Finding Patterns to Find a Cure: Zackery Caporale '21

By analyzing pages and pages of health data, biology student Zackery Caporale ’21 is searching for patterns that may unlock some of the mystery surrounding lung cancer.

By analyzing pages and pages of health data, biology student Zackery Caporale ’21 is searching for patterns that may unlock some of the mystery surrounding lung cancer.

For cancer researchers studying gene mutations and their role in certain cancers, the National Institutes of Health’s vast database of patient case files is arguably the most valuable resource in the search for a cure.

One of those researchers is UC biology student Zackery Caporale ’21.

With help from Assistant Professor of Biology Brandee Rockefeller, Caporale has spent the past several months combing through NIH’s patient case files looking for the specific gene mutations present in patients with non-small cell lung cancer, which accounts for about 80 percent of all lung cancer cases, according to the American Cancer Society.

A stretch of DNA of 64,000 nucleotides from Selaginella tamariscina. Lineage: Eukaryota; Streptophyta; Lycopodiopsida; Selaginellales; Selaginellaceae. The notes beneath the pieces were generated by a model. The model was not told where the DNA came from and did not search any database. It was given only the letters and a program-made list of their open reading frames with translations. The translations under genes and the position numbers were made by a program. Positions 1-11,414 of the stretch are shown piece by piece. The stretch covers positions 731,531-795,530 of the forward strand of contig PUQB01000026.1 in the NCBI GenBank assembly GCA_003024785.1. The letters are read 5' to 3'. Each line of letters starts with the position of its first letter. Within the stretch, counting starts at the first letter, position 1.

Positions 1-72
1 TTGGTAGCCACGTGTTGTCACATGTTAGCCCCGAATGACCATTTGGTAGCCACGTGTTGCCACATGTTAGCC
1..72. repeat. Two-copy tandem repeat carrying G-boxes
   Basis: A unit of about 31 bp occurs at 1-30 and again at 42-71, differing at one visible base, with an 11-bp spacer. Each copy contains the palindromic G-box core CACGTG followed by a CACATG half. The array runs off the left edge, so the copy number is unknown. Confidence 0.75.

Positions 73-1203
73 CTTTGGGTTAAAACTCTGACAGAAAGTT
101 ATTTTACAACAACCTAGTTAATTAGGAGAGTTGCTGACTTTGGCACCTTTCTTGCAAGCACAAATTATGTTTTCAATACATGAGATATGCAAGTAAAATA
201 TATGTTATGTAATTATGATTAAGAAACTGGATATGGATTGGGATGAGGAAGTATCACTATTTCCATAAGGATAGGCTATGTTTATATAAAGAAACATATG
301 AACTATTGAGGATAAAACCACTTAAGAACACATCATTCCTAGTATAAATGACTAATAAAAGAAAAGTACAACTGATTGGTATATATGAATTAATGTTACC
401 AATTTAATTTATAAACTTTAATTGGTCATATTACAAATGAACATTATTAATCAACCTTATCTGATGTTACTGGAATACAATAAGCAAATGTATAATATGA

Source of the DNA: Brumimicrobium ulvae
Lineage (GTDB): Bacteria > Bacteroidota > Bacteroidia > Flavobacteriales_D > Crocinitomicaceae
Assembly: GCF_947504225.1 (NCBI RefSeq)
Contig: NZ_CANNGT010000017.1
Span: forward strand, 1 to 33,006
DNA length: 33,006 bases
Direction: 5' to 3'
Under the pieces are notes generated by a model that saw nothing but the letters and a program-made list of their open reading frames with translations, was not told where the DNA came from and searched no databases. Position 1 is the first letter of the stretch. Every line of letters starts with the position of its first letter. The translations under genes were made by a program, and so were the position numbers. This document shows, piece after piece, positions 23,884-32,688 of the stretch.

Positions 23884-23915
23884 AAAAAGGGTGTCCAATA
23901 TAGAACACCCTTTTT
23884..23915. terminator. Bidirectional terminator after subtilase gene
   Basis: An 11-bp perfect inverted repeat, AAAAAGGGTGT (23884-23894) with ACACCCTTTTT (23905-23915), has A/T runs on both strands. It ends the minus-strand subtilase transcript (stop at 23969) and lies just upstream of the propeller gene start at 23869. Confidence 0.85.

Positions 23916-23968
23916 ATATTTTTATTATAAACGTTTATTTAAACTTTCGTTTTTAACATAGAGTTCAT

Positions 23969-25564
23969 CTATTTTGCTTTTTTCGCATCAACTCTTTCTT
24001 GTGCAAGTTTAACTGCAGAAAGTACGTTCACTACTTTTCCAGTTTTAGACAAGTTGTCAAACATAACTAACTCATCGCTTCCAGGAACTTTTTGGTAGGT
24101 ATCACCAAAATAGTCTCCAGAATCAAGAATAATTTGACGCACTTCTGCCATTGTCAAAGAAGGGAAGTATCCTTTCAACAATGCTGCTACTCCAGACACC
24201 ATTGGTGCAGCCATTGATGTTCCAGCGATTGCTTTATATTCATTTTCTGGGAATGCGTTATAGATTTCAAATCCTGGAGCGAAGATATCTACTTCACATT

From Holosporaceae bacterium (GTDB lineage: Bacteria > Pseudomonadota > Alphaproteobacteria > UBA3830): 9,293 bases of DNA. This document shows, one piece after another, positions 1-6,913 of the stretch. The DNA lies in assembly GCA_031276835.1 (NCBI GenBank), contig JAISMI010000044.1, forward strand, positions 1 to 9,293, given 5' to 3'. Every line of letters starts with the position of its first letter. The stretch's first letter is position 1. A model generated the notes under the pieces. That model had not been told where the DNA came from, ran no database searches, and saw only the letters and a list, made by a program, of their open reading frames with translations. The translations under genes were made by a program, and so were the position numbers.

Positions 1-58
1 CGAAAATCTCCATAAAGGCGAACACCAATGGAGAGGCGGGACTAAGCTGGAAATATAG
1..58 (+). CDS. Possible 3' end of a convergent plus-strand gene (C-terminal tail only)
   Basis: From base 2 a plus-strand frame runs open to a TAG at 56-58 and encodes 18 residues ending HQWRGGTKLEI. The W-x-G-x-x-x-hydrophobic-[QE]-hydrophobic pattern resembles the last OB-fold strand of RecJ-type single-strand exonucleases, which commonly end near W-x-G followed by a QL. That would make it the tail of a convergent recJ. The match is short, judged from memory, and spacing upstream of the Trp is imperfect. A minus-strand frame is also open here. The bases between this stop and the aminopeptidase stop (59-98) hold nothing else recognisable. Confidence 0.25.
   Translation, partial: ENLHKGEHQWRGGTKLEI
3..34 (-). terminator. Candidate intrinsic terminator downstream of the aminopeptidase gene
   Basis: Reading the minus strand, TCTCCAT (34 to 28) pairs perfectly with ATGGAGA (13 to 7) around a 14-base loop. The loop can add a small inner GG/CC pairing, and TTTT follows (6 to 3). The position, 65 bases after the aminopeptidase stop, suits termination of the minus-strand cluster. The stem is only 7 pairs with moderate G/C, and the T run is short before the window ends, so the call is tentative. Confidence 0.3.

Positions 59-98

“Specific mutations in the Kirsten rat sarcoma viral oncogene homolog, known as the KRAS gene, might indicate that certain treatments will work better than others,” explains Caporale

“Detecting these patterns and connections will eventually help us to determine more effective treatments for this type of lung cancer.”

Caporale, who plans to pursue medical school after graduating from UC, says he’s inspired to study medicine and cell biology after seeing the toll diseases like Alzheimer’s have taken on his own loved ones.

“I’ve always been interested in the life systems and how diseases work in the body,” he says, “Because when we have better insight into what causes these diseases, we’re closer to finding a cure.”

For Rockefeller, the benefit goes beyond having Caporale’s help in the lab.

“There is nothing better as a scientist than getting students involved in your research,” she says. “There is nothing better than seeing a young scientist when things start to click and realizing ‘Wow, I’m doing something really big here.’”

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